How JustAnswer Works:
  • Ask an Expert
    Experts are full of valuable knowledge and are ready to help with any question. Credentials confirmed by a Fortune 500 verification firm.
  • Get a Professional Answer
    Via email, text message, or notification as you wait on our site. Ask follow up questions if you need to.
  • Go back-and-forth until satisfied
    Rate the answer you receive.
Ask F E Smith Your Own Question
F E Smith
F E Smith, Advocate
Category: Law
Satisfied Customers: 17586
Experience:  I have been practising for 30 years.
18203470
Type Your Law Question Here...
F E Smith is online now

My husband and I want to separate. Doesn’t want to buy me

Customer Question

My husband and I want to separate. Doesn’t want to buy me out. Can I move out and still remain the owner of half the property. It’s the kids inheritance. They don’t live here they are adults.
JA: Where are you? It matters because laws vary by location.
Customer: Norfolk
JA: What steps have you taken so far?
Customer: No legal steps just a discussion
JA: Anything else you want the Lawyer to know before I connect you?
Customer: Nothing else
Submitted: 18 days ago.
Category: Law
Expert:  F E Smith replied 18 days ago.

Welcome to Just Answer.

I will be happy to assist with your question today. I need some time to consider this and compose a response. There is NO need to wait online because you will get an email when I respond. Sometimes it will be minutes, sometimes longer.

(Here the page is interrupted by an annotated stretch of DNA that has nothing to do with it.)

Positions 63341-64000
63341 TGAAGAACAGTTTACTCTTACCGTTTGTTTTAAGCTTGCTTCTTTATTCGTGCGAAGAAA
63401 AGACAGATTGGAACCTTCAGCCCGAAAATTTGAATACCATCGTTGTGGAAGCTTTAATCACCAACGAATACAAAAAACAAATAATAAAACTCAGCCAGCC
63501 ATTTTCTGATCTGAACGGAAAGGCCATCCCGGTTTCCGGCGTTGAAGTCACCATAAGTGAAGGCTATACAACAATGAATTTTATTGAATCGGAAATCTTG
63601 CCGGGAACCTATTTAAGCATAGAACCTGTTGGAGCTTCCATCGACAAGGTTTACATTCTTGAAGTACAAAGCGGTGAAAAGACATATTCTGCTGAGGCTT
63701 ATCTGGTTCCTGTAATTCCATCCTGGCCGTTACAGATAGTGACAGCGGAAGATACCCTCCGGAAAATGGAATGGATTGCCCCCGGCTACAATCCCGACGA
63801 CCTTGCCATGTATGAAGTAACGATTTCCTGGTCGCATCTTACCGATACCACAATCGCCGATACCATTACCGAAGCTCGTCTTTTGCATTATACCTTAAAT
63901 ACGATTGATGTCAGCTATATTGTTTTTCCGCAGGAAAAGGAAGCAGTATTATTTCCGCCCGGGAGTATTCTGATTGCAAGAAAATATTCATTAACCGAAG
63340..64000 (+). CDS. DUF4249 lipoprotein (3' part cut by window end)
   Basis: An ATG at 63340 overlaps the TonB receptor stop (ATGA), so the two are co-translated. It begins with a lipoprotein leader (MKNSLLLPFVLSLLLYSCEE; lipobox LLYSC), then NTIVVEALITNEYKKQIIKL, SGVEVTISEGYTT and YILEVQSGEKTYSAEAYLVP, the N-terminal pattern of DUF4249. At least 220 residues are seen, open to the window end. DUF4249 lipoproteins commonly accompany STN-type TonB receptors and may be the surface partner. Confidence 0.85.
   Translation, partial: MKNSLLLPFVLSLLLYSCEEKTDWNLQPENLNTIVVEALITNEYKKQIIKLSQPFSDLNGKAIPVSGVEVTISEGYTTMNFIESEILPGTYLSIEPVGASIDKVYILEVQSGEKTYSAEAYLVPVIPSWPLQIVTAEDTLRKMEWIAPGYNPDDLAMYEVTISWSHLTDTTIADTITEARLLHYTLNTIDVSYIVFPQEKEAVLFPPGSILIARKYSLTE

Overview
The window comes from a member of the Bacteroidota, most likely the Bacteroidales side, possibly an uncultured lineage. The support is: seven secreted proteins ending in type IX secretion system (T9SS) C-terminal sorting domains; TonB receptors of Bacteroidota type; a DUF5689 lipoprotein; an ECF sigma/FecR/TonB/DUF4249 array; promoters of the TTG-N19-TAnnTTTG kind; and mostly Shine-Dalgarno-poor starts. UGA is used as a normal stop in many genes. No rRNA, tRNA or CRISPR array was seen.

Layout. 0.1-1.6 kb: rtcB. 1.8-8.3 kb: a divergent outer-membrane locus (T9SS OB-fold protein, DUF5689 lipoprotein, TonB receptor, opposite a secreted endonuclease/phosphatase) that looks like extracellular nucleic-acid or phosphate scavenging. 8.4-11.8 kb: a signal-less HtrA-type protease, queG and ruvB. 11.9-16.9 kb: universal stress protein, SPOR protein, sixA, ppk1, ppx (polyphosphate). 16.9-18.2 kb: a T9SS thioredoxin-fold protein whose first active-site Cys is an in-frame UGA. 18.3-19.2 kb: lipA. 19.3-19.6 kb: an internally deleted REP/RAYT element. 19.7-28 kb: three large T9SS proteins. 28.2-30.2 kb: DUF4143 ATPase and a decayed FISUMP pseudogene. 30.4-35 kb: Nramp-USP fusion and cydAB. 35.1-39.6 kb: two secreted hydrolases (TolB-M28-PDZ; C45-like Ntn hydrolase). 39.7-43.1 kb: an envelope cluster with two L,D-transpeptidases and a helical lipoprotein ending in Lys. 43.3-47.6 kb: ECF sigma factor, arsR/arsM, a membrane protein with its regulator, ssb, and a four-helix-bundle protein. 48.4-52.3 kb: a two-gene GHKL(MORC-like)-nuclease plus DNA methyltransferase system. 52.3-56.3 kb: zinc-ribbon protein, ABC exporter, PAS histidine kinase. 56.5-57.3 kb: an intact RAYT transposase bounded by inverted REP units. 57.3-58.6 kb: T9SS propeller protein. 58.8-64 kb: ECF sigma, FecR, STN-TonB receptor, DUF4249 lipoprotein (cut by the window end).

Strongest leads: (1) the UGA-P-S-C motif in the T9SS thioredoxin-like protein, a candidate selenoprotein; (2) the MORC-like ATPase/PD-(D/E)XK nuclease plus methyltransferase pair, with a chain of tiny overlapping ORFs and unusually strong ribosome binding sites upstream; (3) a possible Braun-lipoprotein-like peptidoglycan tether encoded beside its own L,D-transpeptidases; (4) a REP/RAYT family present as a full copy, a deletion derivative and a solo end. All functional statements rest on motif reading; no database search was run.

I apologise for any unavoidable delay, but rest assured I have not forgotten your question.

for background -

how long have you been together and married in total?

is the marital property mortgaged? in who's name(s)? who pays?

and do you want a legal seperation?

Customer: replied 18 days ago.
Together 42 years, married 35 years
Customer: replied 18 days ago.
No mortgage, owned outright. Deeds in joint namesake
Customer: replied 18 days ago.
We have had no relationship for over 16 years, stayed together for the kids but they are 25 and 22 and have their own properties which are rented.
Customer: replied 18 days ago.
we want to end the relationship.
Expert:  F E Smith replied 18 days ago.

Any solicitor will always tell you to stay put. Not because it makes any financial difference to the eventual financial settlement, but quite simply because if you move out, you lose an element of control over what happens with the house.

Provided that at least one of the people wishing to get divorced lives in England, then getting divorced in England (& Wales) is infinitely a do-it-yourself job. (I am not familiar with the system in Scotland)

Save yourself a whole load of money: the government website have a do-it-yourself guide

https://www.gov.uk/divorce

Although you can agree finances between you, it doesn’t draw a line under it unless you have a financial order

https://www.gov.uk/money-property-when-relationship-ends

In the United Kingdom, we do not have “irreconcilable differences”. That is a thing in the United States for the time being at least. The rules are changing here shortly to get rid of the following 5 grounds of divorce and to get rid of the fault issue but that has yet to be enacted. To be honest, in my opinion, it’s going to make very little difference because the big arguments are over finance and children not the actual divorce itself.